In December, 1998, the US Treasury Department's wing governing trade, the Office of Foreign Assets Control (OFAC) issued a "pre-penalty notice" to Voices (threatening fines of $100,000).
Voices responded by saying they refused to take part in any aspect of the sanctions regime (including applying for a license to deliver medicine) because the law compels us to help those in need.
In November, 2002, the Treasury Dept. sent notice that it intended to collect the fines, now dropped to $20,000. Voices replied that they refused to pay.
On June 20, 2003, the Justice Department filed a "Complaint for Civil Penalties" in federal court to collect those fines, based on trips to Iraq in July and September, 1998, in which VitW "exported medical supplies to Baghdad, Iraq."
On September 26, 2003, VitW filed an answer to the government's allegations and a counterclaim.
In short the defense states:
1) The OFAC regulations on food and medicine were not authorized by the Presidential directives, acts of congress, or UN resolutions
2) The sanctions regime was designed to cause suffering in Iraq and was illegal (citing Madeleine Albright's "The price was worth it" referring to the 1/2 million deaths of Iraqi children)
3) International law and common law (the "Nuremberg principles," that one must violate a domestic law if that law runs contrary to international law) demanded that VitW take these actions to prevent the loss of human life in Iraq, acting in the defense of others
4) The US is selectively targeting VitW because of its first amendment expressions against US policy and denying its religious freedom to act on ethical, moral or religious conscience
and the counterclaim further alleges:
1) The licensing provisions were created to offset public outcry against the effects of sanctions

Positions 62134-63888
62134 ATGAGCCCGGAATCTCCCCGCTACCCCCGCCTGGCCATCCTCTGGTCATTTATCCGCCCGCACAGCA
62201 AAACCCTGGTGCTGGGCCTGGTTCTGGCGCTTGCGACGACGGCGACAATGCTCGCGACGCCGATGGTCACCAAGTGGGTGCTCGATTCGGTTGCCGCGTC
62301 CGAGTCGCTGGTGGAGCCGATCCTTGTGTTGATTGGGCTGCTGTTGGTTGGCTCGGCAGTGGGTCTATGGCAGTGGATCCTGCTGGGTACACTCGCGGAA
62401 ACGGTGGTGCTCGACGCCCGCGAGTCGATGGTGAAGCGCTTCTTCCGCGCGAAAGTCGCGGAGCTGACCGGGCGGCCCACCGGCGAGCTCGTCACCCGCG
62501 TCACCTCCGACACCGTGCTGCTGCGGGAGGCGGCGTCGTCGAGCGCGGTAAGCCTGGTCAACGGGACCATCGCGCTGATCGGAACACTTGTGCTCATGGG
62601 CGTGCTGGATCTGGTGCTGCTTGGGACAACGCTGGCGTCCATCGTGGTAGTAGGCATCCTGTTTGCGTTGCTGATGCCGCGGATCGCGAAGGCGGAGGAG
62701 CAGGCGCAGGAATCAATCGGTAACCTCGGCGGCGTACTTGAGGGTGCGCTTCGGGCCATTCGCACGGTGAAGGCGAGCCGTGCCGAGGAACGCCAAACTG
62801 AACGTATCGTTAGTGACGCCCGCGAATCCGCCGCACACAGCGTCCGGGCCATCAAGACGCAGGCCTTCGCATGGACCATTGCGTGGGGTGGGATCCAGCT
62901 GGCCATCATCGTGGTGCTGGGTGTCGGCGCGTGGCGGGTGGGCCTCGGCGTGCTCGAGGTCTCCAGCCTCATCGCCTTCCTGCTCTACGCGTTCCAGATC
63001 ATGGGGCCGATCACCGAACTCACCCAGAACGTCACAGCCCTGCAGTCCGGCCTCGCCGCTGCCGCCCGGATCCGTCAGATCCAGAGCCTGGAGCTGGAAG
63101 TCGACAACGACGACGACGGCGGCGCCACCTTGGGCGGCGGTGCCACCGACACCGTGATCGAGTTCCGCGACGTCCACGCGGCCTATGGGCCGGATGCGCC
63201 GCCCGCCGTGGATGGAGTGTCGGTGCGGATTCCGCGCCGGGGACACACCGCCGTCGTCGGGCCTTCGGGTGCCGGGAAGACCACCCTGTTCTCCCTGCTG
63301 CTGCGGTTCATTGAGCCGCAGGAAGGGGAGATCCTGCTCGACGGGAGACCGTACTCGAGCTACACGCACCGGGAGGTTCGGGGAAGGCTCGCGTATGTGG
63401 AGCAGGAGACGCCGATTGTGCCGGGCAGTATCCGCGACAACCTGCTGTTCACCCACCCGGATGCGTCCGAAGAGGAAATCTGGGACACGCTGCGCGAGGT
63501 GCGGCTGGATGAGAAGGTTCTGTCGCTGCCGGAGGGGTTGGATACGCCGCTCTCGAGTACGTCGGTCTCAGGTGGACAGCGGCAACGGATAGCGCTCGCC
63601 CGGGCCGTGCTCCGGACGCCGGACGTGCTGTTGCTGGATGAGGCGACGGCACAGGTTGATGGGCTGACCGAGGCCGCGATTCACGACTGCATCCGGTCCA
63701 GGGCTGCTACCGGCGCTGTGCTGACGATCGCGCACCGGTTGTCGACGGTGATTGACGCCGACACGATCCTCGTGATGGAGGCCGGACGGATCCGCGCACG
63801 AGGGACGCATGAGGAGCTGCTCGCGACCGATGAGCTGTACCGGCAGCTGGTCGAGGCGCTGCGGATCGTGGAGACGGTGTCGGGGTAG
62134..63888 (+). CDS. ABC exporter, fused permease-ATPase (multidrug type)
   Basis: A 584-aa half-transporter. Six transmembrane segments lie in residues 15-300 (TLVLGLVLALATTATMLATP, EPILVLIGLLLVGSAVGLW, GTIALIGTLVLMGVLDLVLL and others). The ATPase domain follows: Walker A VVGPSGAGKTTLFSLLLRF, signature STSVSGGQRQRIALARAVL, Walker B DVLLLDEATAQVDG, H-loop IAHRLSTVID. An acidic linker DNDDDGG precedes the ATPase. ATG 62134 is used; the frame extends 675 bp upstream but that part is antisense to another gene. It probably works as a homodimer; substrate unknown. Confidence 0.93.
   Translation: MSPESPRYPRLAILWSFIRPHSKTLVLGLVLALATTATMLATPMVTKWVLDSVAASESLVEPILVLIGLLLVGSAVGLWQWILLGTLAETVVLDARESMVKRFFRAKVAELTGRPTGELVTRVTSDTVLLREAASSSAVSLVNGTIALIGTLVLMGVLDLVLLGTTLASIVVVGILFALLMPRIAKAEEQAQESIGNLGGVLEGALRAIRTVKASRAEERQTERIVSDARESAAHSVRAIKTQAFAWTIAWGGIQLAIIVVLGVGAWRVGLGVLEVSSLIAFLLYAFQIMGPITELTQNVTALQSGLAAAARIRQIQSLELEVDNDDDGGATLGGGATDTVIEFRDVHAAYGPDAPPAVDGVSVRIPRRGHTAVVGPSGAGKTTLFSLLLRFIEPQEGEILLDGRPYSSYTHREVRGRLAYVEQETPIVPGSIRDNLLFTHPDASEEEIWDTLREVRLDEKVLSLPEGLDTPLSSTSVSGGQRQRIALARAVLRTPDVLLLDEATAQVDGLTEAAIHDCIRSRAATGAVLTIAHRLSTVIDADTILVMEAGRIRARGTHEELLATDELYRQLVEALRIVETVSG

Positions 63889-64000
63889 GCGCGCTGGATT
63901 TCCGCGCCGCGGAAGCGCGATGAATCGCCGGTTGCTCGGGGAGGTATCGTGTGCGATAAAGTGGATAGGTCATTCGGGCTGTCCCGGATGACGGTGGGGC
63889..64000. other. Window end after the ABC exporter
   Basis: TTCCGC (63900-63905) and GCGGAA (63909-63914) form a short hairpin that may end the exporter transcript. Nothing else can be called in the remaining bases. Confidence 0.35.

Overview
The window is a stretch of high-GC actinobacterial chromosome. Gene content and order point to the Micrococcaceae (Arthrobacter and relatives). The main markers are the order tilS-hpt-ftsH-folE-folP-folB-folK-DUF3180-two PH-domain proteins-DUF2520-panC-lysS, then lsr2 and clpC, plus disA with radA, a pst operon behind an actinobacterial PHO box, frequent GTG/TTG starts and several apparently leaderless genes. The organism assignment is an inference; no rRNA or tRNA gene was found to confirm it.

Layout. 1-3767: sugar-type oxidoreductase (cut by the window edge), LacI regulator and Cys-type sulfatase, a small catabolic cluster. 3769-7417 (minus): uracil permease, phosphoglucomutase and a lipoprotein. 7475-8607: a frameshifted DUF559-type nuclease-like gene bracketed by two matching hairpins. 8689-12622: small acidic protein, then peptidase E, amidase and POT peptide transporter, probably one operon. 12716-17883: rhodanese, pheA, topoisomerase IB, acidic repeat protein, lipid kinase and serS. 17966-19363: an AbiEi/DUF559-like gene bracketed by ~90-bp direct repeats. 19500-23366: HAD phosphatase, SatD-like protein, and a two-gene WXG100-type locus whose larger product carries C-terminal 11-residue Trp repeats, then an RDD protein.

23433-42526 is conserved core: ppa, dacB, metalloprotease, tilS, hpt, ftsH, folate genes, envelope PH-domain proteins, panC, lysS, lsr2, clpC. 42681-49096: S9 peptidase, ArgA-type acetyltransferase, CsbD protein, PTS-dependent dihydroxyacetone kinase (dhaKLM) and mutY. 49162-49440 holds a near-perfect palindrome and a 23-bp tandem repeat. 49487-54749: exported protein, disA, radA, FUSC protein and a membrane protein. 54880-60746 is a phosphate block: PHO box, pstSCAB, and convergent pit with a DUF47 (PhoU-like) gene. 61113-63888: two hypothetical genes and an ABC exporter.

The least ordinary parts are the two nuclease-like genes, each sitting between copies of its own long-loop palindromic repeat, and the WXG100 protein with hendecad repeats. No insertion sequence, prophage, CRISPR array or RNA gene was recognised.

2) The sanctions constituted warfare against a civilian population
1) Dismissal of the fines
2) Declaration that the sanctions were illegal
3) An injunction against future government restriction on humanitarian aid
4) Compensatory damages (funds to be used to provide medicine to the people of Iraq) and attorney's fees
The papers filed by Voices' lawyers, Bill Quigley (of Loyola University School of Law), Carl Messineo and Mara Verheyden-Hilliard (of the Partnership for Civil Justice) cite numerous cases in which the government has admitted that humanitarian aid cannot be prohibited. One such case involved the delivery of aid to Nicaragua in trucks, where the trucks were left behind. The government agreed the medical aid was exempt from regulation, but that the trucks were not "humanitarian aid."
June 4, 2004:
The case will be argued before Judge John D. Bates. The outcome could be:
1) Agreement with the government (it is unclear how they would then go about collecting the fine)
2) Agreement with the VitW motion to dismiss
3) Agreeing that the Counterclaim can move forward and further "discovery" is needed
Here's the news on the Judge:
Appointed by George W Bush on Sept. 4, 2001 (confirmed 3 months later), these three cases rose to the top of a web search:
1) Judge Bates upheld a case directing an internet service provider to turn the names of users downloading music over to the copyright holders in absence of a subpoena. (Privacy advocates were not happy about this decision.)
2) Judge Bates ruled that the General Accounting Office had no standing to sue Vice President Cheney to get access to the energy task force notes. (Some Constitutional scholars seem to think there was good reason for this decision)
3) Judge Bates ruled that Dennis Kucinich and others had no standing to sue President Bush for withdrawing from the Anti-Ballistic Missile Treaty, claiming only an act of the whole Congress could determine that (the Constitution says how Treaties are ratified, but not how they are cancelled).
For more background see http://vitw.org/summons
(This summary written June 2, 2004)
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